Title: Vow Unbroken: A Novel (A Texas Romance Book 1)
Author: Caryl McAdoo
Rating: 5 stars
About the Book
A spunky young widow hires a farmhand with a bad reputation to help her get her cotton to Jefferson to meet the wagon train, and sparks fly—but can she love a man who doesn’t love the Lord?
Susannah Abbot Baylor reluctantly hires Henry Buckmeyer to help her along the Jefferson Trace, the hard stretch of land between her Texas farm and the cotton market, where she is determined to get a fair price for her crop. It’s been a rough year, and she’s in danger of losing the land her husband left to her and the children, but she’ll need help getting both of her wagons to Jefferson safely. She knows Henry’s reputation as a layabout and is prepared for his insolence, but she is not expecting his irresistible good looks or his gentle manner. Soon they are entwined in a romantic relationship that only gets more complicated when Susannah learns that Henry doesn’t know God the way she does. Dangers arise on the road—but none as difficult as the trial her heart is going through.
Will Susannah and Henry’s love overcome their differences? And will she get her crop safely to the cotton market with enough money to save the farm? In this heartening and adventurous tale, a young woman’s fortitude, faith, and heart are put to the ultimate test.
I enjoyed this story of the widow, Susannah Abbot Baylor, and Patrick Henry Buckmeyer. The story has so many emotions, sorrow, joy, heartache, forgiveness, acceptance and love. I found Henry to be a man of very strong morals, and to be and act more a Christian, than most Christians. He truly proved over and over to be a man of Godly character, even if he hadn’t accepted Christ yet. He was a brave, honest and hard working man, even if the so-called Christian busy-body gossips in town had decided he was nothing more than a heathen. Lesson here, “Judge not less ye be judged!” Sue is a strong woman who is a bit misguided by what she believes as punishment from God. Yes, she married against her father’s wishes, but God did not kill her husband and brother-in-law because of it, even Christians can have accidents and die. The storyline was captivating as they journey from home to Jefferson to take the labor of their hard work to deliver the cotton to market. Henry proves over and over he is a strong and extremely intelligent man with more patients than most people. Sue has to learn so many lessons in life the hard way. Overall, Christians (and yes I am a born again Christian) cannot push or force someone to come to God’s saving grace, it is the Holy Spirit that convicts. I am so glad that Henry was not turned off by Sue’s attitude, and he did find Salvation. I look forward to reading book two, Hearts Stolen.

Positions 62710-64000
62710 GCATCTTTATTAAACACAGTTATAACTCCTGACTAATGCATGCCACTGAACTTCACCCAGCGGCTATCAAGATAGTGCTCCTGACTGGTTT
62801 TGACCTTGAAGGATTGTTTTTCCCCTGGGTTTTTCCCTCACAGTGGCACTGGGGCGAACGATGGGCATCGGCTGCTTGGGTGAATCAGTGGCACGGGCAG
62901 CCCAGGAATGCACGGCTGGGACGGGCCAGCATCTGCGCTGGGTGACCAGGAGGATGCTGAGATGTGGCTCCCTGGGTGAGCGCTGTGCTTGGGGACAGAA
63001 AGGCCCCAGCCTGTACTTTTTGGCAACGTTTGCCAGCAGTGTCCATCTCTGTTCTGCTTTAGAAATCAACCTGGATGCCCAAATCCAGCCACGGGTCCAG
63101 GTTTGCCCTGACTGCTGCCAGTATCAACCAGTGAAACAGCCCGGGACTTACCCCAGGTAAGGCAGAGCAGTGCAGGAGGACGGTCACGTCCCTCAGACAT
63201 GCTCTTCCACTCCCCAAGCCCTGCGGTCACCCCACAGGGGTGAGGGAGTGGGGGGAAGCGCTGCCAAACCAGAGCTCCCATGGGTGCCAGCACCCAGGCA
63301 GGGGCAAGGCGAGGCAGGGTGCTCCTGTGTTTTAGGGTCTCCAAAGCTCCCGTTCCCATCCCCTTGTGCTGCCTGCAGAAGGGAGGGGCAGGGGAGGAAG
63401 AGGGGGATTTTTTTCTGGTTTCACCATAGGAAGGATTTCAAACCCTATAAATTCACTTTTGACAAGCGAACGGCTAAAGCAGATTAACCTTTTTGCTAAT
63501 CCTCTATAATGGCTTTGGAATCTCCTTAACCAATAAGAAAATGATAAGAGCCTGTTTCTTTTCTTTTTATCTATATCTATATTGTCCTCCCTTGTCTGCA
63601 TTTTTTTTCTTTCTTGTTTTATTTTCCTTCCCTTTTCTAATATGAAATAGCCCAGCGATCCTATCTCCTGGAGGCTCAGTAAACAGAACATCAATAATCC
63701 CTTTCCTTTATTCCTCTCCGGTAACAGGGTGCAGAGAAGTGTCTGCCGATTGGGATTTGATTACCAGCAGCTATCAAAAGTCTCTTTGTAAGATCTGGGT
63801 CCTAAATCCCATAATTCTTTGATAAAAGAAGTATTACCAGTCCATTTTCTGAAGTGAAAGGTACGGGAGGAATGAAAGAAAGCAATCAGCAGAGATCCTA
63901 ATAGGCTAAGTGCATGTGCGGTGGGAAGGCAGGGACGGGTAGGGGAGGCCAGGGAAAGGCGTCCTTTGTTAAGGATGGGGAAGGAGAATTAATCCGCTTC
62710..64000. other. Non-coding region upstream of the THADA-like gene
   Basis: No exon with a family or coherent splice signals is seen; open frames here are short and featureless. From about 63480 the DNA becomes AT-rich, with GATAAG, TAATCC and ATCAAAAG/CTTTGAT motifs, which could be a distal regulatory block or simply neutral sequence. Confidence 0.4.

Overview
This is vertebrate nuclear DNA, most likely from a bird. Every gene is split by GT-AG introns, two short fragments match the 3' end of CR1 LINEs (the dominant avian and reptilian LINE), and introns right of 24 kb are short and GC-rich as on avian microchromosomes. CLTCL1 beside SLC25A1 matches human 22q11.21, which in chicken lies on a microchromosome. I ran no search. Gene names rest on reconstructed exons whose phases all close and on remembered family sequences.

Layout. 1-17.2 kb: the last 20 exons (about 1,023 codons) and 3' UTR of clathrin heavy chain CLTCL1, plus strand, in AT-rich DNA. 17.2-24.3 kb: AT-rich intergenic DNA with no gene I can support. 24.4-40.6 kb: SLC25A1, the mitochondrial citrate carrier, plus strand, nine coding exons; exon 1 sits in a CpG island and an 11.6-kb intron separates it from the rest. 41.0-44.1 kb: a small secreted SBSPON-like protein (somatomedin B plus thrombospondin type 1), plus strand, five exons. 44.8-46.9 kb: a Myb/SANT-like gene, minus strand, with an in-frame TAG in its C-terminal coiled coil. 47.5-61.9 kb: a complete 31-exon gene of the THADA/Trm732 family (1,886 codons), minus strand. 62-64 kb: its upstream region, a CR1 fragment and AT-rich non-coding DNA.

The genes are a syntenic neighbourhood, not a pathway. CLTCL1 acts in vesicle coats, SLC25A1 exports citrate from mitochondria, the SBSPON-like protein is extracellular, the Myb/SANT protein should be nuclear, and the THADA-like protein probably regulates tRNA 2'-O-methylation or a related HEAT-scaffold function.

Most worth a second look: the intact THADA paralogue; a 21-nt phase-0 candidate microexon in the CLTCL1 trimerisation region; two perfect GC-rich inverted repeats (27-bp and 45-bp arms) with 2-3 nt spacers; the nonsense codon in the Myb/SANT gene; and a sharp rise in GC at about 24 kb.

This review was submitted by: Kathy Heare Watts